1. Identify a page that you can download via HTTPS. I used https://www.paypal.com/. Then make sure that the file %JAVA_HOME%/jre/lib/security/java.security contains a line similar to:

    security.provider.2=com.sun.net.ssl.internal.ssl.Provider

    After this, there is no difference in the way HTTPS connections are handled, at least in terms of your application. If however, the root certificate used on the remote site is not trusted by your Java implementation, you will need to import it before you can continue.

  2. Create an instance of HttpClient. Think of the HttpClient class as the main application driver that is required for all functions that you may want to perform. This class requires a Connection Manager that manages the actual connections. The HttpConnectionManager interface allows you to create your own managers, or you can use the built-in SimpleHttpConnectionManager or MultiThreadedHttpConnectionManager class. If you create a blank instance of HttpClient, it defaults its connection manager to the SimpleHttpConnectionManager.

     // create an instance of HttpClient.
    HttpClient client = new HttpClient();
  3. Create a method instance. This defines which HTTP method you want to use for transfer of information from the remote site. The possible values are GET, POST, PUT, DELETE, HEAD, OPTIONS, and TRACE. These methods are implemented as individual classes that implement the HttpMethod interface. For our example, we will use GetMethod, creating it by passing the URL that we want to GET.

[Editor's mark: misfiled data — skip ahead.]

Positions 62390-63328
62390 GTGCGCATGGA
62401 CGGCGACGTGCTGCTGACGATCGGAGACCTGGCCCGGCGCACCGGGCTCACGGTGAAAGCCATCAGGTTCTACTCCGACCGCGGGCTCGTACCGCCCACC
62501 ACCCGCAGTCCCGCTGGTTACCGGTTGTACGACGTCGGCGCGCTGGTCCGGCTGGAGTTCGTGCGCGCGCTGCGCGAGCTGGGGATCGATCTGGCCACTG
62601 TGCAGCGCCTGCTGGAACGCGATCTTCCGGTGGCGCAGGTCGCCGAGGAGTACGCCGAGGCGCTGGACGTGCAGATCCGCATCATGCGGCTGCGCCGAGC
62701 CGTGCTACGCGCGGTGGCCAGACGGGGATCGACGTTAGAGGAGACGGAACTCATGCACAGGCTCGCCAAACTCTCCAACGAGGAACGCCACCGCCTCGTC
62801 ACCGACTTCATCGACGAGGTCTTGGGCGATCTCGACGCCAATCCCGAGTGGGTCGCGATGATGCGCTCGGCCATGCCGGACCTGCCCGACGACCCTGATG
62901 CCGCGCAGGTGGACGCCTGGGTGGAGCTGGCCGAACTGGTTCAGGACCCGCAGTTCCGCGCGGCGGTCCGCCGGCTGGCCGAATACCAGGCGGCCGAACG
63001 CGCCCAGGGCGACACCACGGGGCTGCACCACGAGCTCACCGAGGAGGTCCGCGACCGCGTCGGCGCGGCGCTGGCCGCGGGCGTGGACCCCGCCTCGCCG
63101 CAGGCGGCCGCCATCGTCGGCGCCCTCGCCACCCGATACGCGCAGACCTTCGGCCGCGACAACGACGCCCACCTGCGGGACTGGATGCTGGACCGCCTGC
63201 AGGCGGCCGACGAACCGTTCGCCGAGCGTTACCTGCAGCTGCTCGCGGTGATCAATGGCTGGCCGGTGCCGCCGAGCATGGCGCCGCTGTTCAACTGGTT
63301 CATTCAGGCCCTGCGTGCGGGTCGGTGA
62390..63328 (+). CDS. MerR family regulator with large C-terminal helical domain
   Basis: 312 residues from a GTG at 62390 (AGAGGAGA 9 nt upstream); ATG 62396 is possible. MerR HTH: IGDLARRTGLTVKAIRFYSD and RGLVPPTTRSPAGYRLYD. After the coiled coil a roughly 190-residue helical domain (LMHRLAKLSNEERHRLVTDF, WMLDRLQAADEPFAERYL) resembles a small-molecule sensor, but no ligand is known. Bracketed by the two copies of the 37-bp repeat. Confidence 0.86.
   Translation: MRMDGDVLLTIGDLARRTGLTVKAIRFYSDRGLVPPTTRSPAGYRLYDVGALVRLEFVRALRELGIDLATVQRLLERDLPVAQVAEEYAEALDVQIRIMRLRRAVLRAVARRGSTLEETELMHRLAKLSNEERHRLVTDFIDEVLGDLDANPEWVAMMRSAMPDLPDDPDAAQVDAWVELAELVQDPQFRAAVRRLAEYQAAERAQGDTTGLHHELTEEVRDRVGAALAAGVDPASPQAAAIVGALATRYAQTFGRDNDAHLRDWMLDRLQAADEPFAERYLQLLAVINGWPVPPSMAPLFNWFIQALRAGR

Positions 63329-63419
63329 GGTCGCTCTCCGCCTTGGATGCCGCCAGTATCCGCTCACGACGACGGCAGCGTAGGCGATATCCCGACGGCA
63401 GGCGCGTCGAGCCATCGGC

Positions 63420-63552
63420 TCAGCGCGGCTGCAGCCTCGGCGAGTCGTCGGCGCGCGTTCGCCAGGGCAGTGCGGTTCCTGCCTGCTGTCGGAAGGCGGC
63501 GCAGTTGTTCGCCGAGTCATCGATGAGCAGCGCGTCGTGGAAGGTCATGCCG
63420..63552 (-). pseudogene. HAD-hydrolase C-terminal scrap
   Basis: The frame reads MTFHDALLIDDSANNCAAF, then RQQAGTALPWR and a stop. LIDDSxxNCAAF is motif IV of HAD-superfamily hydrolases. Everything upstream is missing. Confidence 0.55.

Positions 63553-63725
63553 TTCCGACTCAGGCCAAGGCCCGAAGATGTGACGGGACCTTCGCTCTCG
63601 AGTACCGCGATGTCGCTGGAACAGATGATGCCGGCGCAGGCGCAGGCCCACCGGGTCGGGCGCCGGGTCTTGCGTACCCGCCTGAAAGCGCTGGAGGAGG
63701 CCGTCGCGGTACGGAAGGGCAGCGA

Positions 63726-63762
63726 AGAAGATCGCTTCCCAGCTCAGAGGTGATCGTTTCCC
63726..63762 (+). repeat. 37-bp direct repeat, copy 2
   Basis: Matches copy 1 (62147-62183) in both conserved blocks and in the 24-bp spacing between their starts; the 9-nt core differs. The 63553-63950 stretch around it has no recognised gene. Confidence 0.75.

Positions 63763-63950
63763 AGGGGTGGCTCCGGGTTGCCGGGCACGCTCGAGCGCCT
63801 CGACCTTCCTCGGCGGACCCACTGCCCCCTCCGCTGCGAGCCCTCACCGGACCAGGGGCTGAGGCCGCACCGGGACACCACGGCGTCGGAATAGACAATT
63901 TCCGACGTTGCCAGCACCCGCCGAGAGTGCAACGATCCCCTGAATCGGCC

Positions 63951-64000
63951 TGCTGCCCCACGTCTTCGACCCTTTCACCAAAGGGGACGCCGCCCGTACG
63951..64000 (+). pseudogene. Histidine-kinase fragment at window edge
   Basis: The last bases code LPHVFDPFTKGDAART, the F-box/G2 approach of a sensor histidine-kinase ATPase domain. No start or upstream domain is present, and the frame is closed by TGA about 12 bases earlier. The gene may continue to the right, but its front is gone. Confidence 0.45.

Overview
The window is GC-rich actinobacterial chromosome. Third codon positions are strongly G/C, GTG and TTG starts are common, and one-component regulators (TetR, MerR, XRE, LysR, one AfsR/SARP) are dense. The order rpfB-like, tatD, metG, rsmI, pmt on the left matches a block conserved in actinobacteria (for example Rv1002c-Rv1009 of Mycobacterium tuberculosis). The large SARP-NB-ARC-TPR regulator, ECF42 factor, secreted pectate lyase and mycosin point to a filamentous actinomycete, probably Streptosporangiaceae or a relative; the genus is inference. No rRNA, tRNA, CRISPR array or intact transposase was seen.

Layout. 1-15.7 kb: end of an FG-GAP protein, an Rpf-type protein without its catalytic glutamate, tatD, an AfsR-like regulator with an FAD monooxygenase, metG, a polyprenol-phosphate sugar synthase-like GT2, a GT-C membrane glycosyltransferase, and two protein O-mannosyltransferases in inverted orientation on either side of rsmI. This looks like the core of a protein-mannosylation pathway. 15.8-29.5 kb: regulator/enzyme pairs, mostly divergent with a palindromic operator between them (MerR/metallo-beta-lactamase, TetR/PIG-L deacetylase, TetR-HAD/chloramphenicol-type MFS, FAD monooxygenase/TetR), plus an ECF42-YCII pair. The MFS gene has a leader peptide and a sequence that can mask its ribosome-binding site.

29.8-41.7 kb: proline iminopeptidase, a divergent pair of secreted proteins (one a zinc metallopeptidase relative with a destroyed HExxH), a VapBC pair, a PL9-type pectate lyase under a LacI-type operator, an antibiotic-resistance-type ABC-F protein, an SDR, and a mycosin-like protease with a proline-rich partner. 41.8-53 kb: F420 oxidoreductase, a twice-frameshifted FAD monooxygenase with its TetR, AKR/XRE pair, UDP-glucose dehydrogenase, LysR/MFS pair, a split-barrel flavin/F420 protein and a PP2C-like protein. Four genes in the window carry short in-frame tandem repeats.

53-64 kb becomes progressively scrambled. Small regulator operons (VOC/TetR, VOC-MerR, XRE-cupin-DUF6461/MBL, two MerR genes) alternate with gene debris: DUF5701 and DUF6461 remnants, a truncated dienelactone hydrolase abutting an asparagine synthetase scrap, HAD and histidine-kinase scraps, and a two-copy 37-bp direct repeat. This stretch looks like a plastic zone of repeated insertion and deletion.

// create a method instance.
    HttpMethod method = new GetMethod(url);
  4. Execute this method instance for this particular URL. This is where an attempt is actually made to connect to the URL with the method that is specified. Upon execution, the status code returned by the server is returned by this method. Note that the executeMethod is on the client, and not the method.

     // execute the method.
    statusCode = client.executeMethod(method);
  5. Read the response from the server. If the previous attempt to connect had been unsuccessful, the method would have thrown HttpException or IOException. An IOException would indicate that there is something wrong with the network and that retrying is unlikely to be unsuccessful. The response can be read in as a byte array, as an input stream or as a String. You can now process this input as you wish.

    byte[] responseBody = method.getResponseBody();
  6. Finally, release the connection so that it can be reused, if need be.

     method.releaseConnection();

This has been a very simple discussion of the HttpClient library. There is much more that can be done with it; it is robust and efficient and is likely be officially released very soon.

3. Net

Summary: A low-level API for basic Internet protocols.

Where: Main Page, Binaries, Source.

When: When you want low-level access to various Internet protocols (Finger, Whois, TFTP, Telnet, POP3, FTP, NNTP, and SMTP) through your Java applications.

Example Application: NetDemo.java. Requires commons-net-1.0.0.jar in the CLASSPATH.